As the number of deportations under President Obama near the 2 million mark and Congress stalls on immigration reform legislation, President Obama said Friday that administration officials are reviewing what could be done to make the immigration enforcement system more humane. The announcement follows votes in the House of Representatives last week attempting to limit Presidential power and mounting pressure from advocates, Senators and members of the Congressional Hispanic Caucus, who were considering a resolution calling on the administration to slow deportations.
In a meeting last week with immigration advocates, President Obama said he directed Homeland Security Secretary Jeh Johnson “on his first day” to see what could be done to address deportation policies, according to Politico. “He said since Secretary Johnson came on board he’s been looking at administrative review and exploring implementation” of new policies, said Eddie Carmona of the PICO National Network.
But House Speaker John Boehner’s office insisted that changes to the immigration system should be made by Congress, not the executive branch. “There’s no doubt we have an immigration system that is failing families and our economy, but until it is reformed through the democratic process, the president is obligated to enforce the laws we have,” Boehner spokesman Brendan Buck said Friday. But months after the Senate passed bipartisan immigration reform, House leaders have continued to delay consideration of immigration reform measures and instead held votes on bills to limit the president’s powers.
There is no doubt that Congress needs to pass laws that permanently reform the immigration system; however, critics of prosecutorial discretion seem to miss the fact that an exercise in discretion is not a way to ignore the law. The authority to exercise discretion in deciding when to prosecute and when not to prosecute based on a priority system has long been recognized as a critical part of U.S. law. The concept of prosecutorial discretion applies in civil, administrative, and criminal contexts.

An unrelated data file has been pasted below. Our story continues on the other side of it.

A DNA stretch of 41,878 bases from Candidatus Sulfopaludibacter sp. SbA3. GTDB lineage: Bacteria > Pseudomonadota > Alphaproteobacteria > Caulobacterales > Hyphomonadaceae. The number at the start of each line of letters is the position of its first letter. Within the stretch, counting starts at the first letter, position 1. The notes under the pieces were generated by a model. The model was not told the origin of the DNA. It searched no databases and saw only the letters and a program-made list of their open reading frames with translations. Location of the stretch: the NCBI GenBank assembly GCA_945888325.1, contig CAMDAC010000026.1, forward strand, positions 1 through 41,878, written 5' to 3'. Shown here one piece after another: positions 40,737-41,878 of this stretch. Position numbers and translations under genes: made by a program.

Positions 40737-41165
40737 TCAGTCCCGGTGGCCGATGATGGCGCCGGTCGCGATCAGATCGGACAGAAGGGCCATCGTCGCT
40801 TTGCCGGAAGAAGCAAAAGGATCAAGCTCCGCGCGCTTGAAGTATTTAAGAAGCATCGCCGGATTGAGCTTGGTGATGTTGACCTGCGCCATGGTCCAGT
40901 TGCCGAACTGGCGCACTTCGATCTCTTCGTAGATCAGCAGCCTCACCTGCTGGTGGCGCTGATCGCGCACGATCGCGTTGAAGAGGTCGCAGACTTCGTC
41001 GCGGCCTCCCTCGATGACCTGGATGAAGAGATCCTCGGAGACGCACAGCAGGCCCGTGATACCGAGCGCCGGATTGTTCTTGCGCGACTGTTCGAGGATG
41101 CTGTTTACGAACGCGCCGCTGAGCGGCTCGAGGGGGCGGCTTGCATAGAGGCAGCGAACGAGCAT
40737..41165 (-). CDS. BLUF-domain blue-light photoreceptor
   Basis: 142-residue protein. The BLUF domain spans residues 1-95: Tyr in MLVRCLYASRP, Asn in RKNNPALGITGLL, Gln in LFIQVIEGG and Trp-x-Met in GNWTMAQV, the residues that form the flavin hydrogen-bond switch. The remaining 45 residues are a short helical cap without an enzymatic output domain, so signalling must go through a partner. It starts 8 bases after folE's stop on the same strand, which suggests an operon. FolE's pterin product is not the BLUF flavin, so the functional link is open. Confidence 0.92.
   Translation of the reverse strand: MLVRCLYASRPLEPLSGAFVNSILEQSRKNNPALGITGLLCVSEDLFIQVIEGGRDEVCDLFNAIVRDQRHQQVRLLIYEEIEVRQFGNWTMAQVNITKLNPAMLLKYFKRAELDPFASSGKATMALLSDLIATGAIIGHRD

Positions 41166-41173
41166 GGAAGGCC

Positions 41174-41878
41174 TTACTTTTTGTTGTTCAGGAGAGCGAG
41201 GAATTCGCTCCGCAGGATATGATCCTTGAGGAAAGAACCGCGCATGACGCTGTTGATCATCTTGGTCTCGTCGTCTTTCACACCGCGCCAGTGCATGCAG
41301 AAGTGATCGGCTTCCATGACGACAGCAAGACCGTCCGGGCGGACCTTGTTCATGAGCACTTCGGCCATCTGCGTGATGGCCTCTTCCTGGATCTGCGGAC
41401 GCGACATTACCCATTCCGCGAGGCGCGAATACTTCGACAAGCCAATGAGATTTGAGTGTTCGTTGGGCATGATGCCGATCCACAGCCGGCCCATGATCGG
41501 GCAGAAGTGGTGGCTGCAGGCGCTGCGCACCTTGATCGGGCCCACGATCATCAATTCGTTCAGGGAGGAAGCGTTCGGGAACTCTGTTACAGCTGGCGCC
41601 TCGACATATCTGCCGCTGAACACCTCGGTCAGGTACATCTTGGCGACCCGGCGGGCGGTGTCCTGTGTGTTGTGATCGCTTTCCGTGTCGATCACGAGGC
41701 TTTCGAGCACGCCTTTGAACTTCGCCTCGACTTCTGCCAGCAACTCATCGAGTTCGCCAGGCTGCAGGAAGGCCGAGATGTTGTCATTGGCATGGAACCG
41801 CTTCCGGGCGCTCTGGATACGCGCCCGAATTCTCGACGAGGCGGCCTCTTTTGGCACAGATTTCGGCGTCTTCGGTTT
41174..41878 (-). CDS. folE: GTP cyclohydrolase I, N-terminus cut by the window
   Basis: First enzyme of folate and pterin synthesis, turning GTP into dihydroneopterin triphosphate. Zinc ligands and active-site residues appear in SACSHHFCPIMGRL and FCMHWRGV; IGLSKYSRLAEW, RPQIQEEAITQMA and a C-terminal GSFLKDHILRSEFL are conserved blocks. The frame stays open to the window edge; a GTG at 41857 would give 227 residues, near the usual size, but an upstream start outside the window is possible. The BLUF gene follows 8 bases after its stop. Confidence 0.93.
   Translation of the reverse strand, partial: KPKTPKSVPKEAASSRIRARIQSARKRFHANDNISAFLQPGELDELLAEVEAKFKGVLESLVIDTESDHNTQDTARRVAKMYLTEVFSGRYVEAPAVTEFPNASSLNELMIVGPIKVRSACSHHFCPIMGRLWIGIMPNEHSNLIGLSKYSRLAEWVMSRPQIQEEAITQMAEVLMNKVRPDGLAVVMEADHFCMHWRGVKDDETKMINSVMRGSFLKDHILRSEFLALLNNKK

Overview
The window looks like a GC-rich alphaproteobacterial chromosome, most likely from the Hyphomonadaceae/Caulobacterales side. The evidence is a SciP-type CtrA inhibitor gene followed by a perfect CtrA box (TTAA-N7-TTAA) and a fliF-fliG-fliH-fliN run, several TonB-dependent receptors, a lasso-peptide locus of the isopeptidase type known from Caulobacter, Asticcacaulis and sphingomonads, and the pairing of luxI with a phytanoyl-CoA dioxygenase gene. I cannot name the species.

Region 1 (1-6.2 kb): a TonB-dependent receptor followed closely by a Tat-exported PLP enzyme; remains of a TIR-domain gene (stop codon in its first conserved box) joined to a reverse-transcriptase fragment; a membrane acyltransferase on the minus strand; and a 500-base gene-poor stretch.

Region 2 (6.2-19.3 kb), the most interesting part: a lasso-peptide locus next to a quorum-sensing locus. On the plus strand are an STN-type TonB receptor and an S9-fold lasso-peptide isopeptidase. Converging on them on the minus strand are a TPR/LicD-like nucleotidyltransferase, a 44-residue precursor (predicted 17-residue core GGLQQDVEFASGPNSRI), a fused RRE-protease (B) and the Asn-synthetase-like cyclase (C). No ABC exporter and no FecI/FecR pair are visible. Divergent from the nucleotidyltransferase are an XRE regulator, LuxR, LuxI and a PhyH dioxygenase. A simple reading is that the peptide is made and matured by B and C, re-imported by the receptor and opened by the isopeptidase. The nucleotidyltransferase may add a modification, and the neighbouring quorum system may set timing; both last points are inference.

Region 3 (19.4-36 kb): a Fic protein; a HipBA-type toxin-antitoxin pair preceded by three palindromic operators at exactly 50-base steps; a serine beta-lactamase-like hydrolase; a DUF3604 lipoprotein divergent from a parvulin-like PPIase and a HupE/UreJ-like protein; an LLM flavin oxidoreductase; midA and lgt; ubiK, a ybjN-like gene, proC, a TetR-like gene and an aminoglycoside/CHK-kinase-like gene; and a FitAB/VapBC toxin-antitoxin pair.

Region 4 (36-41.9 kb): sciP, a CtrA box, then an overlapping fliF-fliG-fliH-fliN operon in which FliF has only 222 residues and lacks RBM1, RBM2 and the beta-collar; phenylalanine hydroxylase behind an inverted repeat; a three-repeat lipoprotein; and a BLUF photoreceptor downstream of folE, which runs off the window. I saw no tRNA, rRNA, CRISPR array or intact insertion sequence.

Additionally, Members of Congress who are accusing the President of not enforcing the law by pointing to the Deferred Action for Childhood Arrivals initiative and other forms of prosecutorial discretion themselves have long-recognized the need prosecutorial discretion in immigration law. In November of 1999, Congressman Lamar Smith circulated a thoughtful, bipartisan letter signed by 28 members of Congress asking the Attorney General and Commissioner of the Immigration and Naturalization Service (INS) to exercise discretion in immigration cases. The letter stated that “there has been widespread agreement that some deportations were unfair and resulted in unjustifiable hardships…we must ask why the INS has pursued removal in such cases when so many other more serious cases existed…The principle of prosecutorial discretion is well established.”
Photo courtesy of The White House.